On preparing an anthology of English-language nursery rhymes for a Pyrenean baby

Dead space is newish horror survival game set on board a stricken interstellar mining ship. You play an engineer fighting a polymorphic, viral infestation which turns humans into grotesque alien monsters. Reviewing it Seth Schiesel asks:

When did fear become fun?

I’ve been thinking about that a lot as I’ve played Dead Space, the new, delectably gory science fiction survival thriller from Electronic Arts. Dead Space rolls out all the mufti: blood-splattered hallways; gnarly, slavering monsters jumping out at you; flying body parts; wails of anguish; creepy music. It comes off like a well-tended distillation of modern horror.

I don’t think he really gets round to answering his question, but there’s an interesting point in there: the respective replacement of shivery candles by reliable electric lighting, and draughty cinemas by well-secured sitting rooms, de-scarified ghosts and then blood and snot to the extent that they could be used freely in family entertainment. For me the frightening bit about the Dead space trailer is not the imagery but Twinkle, twinkle, little star:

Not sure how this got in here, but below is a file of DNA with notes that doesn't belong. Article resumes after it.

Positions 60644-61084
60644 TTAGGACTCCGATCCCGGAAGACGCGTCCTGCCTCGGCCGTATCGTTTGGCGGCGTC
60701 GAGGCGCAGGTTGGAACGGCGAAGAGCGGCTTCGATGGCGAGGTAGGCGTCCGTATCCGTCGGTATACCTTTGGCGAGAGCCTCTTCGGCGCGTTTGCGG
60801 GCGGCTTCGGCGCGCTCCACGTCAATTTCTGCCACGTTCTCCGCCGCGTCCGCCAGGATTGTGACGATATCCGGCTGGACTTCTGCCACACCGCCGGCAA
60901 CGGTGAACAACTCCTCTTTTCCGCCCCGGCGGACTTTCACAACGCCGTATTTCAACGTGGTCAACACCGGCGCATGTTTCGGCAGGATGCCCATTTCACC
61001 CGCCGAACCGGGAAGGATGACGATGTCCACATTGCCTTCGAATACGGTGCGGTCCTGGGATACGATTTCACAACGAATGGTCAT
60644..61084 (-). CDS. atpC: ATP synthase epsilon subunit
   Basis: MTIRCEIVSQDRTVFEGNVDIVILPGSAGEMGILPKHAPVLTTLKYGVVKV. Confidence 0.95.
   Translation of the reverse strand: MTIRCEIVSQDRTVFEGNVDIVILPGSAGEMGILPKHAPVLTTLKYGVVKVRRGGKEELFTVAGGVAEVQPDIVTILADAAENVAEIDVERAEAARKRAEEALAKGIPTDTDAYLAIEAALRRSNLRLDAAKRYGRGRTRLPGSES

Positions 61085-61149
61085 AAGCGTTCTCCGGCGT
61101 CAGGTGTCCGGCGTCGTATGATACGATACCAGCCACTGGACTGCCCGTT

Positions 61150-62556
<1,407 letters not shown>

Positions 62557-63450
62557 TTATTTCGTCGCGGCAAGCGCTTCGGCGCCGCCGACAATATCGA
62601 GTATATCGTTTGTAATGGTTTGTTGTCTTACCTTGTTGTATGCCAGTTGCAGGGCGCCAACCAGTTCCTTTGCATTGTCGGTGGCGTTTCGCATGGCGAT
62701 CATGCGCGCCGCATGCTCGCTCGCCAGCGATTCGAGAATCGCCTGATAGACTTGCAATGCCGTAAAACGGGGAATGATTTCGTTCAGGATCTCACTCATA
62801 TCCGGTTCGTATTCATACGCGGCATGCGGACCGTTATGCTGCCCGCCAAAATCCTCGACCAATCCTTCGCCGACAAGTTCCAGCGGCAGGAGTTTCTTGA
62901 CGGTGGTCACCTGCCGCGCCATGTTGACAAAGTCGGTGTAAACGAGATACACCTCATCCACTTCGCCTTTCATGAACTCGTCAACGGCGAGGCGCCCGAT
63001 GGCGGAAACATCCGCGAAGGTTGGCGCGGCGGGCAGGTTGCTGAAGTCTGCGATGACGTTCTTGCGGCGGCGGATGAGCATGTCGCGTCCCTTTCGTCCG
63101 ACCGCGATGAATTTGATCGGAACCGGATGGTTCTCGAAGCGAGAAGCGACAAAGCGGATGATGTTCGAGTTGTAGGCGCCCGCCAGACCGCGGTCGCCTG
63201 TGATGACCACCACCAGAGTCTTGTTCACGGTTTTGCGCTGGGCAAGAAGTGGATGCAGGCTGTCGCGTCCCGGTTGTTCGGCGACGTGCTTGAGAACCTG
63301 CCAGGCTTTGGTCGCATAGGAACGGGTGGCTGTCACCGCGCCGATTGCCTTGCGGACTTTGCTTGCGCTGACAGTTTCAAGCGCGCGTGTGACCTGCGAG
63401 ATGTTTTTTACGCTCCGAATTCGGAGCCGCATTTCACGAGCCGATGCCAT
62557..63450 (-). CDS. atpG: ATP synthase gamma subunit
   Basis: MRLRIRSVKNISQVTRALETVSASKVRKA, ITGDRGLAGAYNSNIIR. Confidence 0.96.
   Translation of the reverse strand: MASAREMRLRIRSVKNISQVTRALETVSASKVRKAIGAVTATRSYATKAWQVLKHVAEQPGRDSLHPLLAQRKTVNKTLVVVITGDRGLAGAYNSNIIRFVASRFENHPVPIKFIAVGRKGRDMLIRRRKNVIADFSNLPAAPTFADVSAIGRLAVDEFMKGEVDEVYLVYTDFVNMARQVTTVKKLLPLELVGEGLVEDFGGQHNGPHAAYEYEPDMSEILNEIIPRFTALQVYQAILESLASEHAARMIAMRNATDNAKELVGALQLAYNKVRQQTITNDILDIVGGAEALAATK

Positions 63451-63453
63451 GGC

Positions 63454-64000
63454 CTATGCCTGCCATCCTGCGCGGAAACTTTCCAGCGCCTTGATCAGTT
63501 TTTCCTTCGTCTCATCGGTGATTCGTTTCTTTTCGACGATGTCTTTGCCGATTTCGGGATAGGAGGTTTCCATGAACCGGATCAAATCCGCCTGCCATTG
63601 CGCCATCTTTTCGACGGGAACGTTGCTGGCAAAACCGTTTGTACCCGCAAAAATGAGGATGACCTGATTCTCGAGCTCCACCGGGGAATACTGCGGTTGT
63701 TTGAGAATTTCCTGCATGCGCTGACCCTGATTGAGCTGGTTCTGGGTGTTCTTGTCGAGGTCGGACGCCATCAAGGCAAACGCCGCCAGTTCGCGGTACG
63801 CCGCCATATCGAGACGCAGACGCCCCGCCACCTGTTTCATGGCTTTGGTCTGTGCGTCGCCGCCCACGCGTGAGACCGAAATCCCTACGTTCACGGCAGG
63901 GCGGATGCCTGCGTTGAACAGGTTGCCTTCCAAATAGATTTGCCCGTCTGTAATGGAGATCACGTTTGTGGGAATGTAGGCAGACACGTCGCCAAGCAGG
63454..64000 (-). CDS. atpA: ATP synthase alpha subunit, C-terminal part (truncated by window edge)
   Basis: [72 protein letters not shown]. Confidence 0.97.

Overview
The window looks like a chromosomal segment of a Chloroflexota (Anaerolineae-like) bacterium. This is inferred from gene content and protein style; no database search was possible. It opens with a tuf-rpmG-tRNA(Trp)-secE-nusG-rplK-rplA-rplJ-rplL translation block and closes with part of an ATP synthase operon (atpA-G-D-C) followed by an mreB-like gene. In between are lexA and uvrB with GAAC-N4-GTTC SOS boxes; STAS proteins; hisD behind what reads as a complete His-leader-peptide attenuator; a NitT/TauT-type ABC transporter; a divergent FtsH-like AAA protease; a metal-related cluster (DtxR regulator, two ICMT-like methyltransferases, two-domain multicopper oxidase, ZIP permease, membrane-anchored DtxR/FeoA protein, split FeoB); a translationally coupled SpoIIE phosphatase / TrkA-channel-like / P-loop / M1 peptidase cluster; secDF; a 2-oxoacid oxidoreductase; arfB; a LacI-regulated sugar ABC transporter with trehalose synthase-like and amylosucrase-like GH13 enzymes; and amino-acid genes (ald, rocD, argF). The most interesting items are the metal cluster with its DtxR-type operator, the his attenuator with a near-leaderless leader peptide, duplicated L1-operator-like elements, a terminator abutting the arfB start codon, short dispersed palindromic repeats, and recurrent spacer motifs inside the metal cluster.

That’s because nursery rhymes haven’t yet made the cultural transition. Environmental policy in Spain is resulting in the domestication of wild boar, vultures, bears, wolves, and the trend is a general one, but nursery rhymes on the whole remain stuck in the remote, mad world of the folklorists and their sinister interest in what were then barnyard animals.

There is of course some movement. I loved some of Lydia Wick (sorry, Mudder Noose)’s Gothic rhymes:

Little Boy Blue
Did not make a peep
Under the haystack
Presumed asleep
Until they discovered
The pitchfork to blame
And that’s the true story
Behind Blue Boy’s name

Unfortunately I can’t find any dealing with said wild boar, vultures, bears, wolves, and hence suitable for someone growing up in the central Pyrenees. Much medieval English verse has French roots and themes, but even there I found nothing comparable to, for example, Dafydd ap Gwilym’s marvellous Welsh nature poetry. The following couplet from a 14th century spring love poem, Lenten ys come with loue to toune, makes me laugh but will probably be vetoed by the local branch of the Monstrous Regiment of Women:

Wormes woweth vnder cloude,
Wymmen waxeth wounder proude.


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